Investments could be made to offset the negative impacts of climate on agriculture and childhood malnutrition. But they’d be high, IFPRI estimated: more than $7 billion annually.
Last year’s greenhouse-gas releases have been fueling pessimism that nations will be able to brake their emissions trajectories soon. Owing to the global recession, people had expected 2009 greenhouse gas releases to drop precipitously, notes climate scientist Pierre Friedlingstein of the University of Exeter in England. “Global emissions did decrease 1.3 percent, but that’s only equivalent to four days of emissions.”
Despite a sharp downturn in the economies of major industrial countries, China and India both experienced healthy climbs in income during 2009 and in the fossil-fuel emissions that powered those economic gains. Right now, world greenhouse emissions are again rising, and appear on track in 2010 to climb more than 3 percent, Friedlingstein’s team reported online in Nature Geoscience on November 21.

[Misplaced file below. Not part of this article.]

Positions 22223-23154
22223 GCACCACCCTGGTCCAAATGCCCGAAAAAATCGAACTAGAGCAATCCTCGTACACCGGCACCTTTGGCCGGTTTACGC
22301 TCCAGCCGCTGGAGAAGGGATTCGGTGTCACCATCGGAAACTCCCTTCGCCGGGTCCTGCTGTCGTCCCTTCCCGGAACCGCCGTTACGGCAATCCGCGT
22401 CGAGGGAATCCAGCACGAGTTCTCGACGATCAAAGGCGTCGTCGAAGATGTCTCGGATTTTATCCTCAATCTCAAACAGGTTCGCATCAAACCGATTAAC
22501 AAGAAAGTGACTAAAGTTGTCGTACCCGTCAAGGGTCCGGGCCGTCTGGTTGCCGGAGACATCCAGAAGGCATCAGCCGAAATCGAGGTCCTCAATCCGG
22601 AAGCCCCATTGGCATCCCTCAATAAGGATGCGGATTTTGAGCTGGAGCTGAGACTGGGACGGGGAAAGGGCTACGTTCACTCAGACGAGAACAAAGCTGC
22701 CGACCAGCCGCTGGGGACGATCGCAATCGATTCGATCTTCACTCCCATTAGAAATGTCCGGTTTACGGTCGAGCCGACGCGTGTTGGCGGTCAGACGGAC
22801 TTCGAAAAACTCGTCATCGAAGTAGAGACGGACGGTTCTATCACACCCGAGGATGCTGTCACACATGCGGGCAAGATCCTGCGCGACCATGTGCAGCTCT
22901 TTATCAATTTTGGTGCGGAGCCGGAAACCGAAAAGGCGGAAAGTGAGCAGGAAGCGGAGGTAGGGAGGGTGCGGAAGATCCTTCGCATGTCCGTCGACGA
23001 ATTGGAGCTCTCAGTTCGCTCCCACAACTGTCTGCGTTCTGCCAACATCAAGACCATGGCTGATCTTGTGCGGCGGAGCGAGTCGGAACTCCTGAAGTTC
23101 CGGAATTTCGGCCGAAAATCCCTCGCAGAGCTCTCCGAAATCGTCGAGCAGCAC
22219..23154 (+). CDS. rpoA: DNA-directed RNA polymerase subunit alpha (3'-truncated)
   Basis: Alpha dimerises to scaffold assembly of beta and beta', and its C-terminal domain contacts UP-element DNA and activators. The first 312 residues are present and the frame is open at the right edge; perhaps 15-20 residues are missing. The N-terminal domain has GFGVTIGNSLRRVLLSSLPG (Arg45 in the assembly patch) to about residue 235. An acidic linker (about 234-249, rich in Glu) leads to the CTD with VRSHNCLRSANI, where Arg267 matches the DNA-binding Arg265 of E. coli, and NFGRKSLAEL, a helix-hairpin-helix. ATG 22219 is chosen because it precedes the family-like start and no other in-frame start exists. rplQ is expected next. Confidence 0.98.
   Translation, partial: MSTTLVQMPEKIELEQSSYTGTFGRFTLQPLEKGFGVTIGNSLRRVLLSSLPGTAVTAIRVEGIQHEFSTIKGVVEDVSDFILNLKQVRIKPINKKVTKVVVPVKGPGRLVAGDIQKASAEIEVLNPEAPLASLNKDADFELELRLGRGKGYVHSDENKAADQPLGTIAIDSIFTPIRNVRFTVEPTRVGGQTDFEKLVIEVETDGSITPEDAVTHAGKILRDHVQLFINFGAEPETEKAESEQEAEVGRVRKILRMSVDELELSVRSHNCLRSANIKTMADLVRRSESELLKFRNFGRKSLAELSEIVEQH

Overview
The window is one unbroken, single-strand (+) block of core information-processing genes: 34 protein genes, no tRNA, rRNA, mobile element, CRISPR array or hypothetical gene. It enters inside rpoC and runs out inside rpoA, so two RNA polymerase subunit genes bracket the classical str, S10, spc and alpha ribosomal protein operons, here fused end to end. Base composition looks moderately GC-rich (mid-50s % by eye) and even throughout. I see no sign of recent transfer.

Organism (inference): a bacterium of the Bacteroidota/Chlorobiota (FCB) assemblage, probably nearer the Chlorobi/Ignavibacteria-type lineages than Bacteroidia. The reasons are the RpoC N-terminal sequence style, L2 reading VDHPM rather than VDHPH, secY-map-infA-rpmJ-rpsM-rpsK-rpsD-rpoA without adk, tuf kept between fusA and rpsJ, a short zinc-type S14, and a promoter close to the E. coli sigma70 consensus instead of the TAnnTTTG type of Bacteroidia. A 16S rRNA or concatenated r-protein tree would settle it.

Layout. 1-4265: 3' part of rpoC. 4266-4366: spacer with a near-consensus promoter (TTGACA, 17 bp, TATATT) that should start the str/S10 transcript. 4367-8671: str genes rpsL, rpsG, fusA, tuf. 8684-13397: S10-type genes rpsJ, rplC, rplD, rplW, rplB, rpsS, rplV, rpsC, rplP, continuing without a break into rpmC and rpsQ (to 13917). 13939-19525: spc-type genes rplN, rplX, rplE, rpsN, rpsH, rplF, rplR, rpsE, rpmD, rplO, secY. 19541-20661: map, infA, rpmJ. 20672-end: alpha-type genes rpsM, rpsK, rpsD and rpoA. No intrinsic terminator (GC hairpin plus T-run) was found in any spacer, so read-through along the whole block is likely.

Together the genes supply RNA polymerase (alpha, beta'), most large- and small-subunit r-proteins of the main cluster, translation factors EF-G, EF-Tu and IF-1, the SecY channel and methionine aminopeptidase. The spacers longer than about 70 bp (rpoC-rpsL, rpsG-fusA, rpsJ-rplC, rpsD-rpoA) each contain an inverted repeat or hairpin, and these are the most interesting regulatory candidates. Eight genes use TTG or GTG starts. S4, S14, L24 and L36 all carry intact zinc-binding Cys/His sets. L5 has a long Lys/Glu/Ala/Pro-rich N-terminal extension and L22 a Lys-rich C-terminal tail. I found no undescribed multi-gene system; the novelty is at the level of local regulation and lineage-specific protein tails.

“The globe essentially faces a daunting task in terms of climate change,” notes Bruce Campbell, director of a Copenhagen-based climate and food program of the Consultative Group on International Agricultural Research. Worldwide rates of hunger and malnutrition are already “unacceptable,” he notes. Yet despite climate’s immense impacts on food production, agriculture remains largely ignored in international negotiations of climate and emissions policies.
“What we’re hoping,” Campbell says, “is that agriculture gets put on the agenda.”
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